This exploratory follow-up study investigated whether EEG parameters can predict future cognitive performance. Forty elderly subjects, ranging from cognitively unimpaired to those with Alzheimer disease underwent EEG registration at baseline and neuropsychological examination at both baseline and follow-up. We assessed relations between EEG measures and future cognitive performance (i.e., global cognition, memory, language, and executive functioning) controlling for age, follow-up time, and baseline cognitive performance. Regression models were constructed to predict performance on the Cambridge Cognitive Examination, a widely used tool within dementia screenings. Baseline EEG measures, i.e., increased theta activity (4-8 Hz) during eyes closed and less alpha reactivity (8-13 Hz) during eyes open and memory activation, indicated lower global cognitive, language (trend significant), and executive performance at follow-up. A regression model combining baseline cognitive and EEG measures provided the best prediction of future Cambridge Cognitive Examination performance (93%). EEG and cognitive measures alone predicted, respectively, 43% and 92% of variance. EEG and cognitive measures combined provided the best prediction of future cognitive performance. Although the "cognition only" model showed similar predictive power, the EEG provided significant additional value. The added value of EEG registration in the diagnostic work-up of dementia should be further assessed in larger samples.
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http://dx.doi.org/10.1097/WNP.0b013e31816a5b25DOI Listing
April 2008

Memory activation reveals abnormal EEG in preclinical Huntington's disease.

Mov Disord 2007 Apr;22(5):690-5

Section of Neuropsychology, Department of Neurology, Leiden University Medical Center, Leiden, The Netherlands.

The EEG is potentially useful as a marker of early Huntington's disease (HD). In dementia, the EEG during a memory activation challenge showed abnormalities where the resting EEG did not. We investigated whether memory activation also reveals EEG abnormalities in preclinical HD. Sixteen mutation carriers for HD and 13 nonmutation carriers underwent neurological, neuropsychological, MRI and EEG investigations. The EEG was registered during a rest condition, i.e. eyes closed, and a working memory task. In each condition we determined absolute power in the theta (4-8 Hz) and alpha (8-13 Hz) bands and subsequently calculated relative alpha power. The EEG during eyes closed did not differ between groups. The EEG during memory activation showed less relative alpha power in mutation carriers as compared to nonmutation carriers, even though memory performance was similar [F (1,27) = 10.87; P = 0.003]. Absolute powers also showed less alpha power [F (1,27) = 7.02; P = 0.013] but similar theta power. No correlations were found between absolute and relative alpha power on the one hand and neuropsychological scores, motor scores or number of CAG repeats on the other. In conclusion, memory activation reveals functional brain changes in Huntington's disease before clinical signs become overt.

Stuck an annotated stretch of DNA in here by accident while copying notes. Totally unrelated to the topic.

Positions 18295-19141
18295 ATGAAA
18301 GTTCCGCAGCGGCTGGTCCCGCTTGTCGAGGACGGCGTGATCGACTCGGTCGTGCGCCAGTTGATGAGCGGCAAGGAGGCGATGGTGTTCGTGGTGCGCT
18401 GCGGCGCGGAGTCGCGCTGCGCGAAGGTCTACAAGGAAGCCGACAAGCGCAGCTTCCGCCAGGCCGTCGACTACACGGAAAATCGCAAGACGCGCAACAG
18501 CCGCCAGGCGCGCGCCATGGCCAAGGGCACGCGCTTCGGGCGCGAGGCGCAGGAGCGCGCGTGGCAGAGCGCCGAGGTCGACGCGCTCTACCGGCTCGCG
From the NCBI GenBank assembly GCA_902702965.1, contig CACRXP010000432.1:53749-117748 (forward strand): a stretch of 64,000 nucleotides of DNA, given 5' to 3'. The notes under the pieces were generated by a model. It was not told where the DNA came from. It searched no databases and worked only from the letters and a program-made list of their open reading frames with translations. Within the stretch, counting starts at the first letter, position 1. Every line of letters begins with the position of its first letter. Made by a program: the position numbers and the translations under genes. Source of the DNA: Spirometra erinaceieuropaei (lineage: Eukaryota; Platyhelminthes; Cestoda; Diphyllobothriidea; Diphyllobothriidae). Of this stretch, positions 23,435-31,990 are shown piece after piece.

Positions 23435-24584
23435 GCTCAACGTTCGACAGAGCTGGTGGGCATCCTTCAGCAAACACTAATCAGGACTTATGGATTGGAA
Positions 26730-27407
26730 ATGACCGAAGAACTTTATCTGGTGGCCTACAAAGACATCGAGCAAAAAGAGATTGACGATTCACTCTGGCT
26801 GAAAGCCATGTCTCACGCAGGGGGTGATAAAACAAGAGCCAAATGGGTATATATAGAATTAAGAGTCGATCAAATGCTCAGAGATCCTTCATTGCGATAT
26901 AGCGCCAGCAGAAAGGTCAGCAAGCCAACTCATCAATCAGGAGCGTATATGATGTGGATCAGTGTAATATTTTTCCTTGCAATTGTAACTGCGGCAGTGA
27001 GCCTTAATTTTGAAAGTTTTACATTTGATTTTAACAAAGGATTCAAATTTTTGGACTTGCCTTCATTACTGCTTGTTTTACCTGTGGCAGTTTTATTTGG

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http://dx.doi.org/10.1002/mds.21390DOI Listing
April 2007

Water drinking as a potential treatment for idiopathic exercise-related syncope: a case report.

Clin Auton Res 2003 Apr;13(2):103-5

Department of Neurology and Clinical Neurophysiology, Postbus 9600, 2300 RC Leiden, The Netherlands.

We report a 20-year-old sportsman with frequent attacks of lightheadedness, chest pain, blurred vision and falls during and shortly after exercise. Cardiac and pulmonal evaluation and routine autonomic function tests were normal apart from a relatively high resting heart rate (70 bpm) compared to endurance-trained men. In view of the relation to exercise, the patient was asked to cycle with maximal effort on an ergometer with continuous blood pressure (BP), heart rate (HR) and electroencephalogram (EEG) registration. Immediately after cessation of exercise a brief hypotensive period (75/45 mmHg) occurred together with sinus tachycardia (180 bpm) during which the patient experienced his typical complaints. We hypothesized that our patient's symptoms were primary related to sympathetic failure. As water drinking has been demonstrated to raise sympathetic activity rapidly, we undertook a second cycling test after ingestion of 1000 mL tap water. Symptoms nor hypotension recurred. Because of the short lasting pressor effect and its minimal side effects, we suggest water drinking as simple and possible effective therapy for idiopathic exercise-related syncope.
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http://dx.doi.org/10.1007/s10286-003-0083-9DOI Listing
April 2003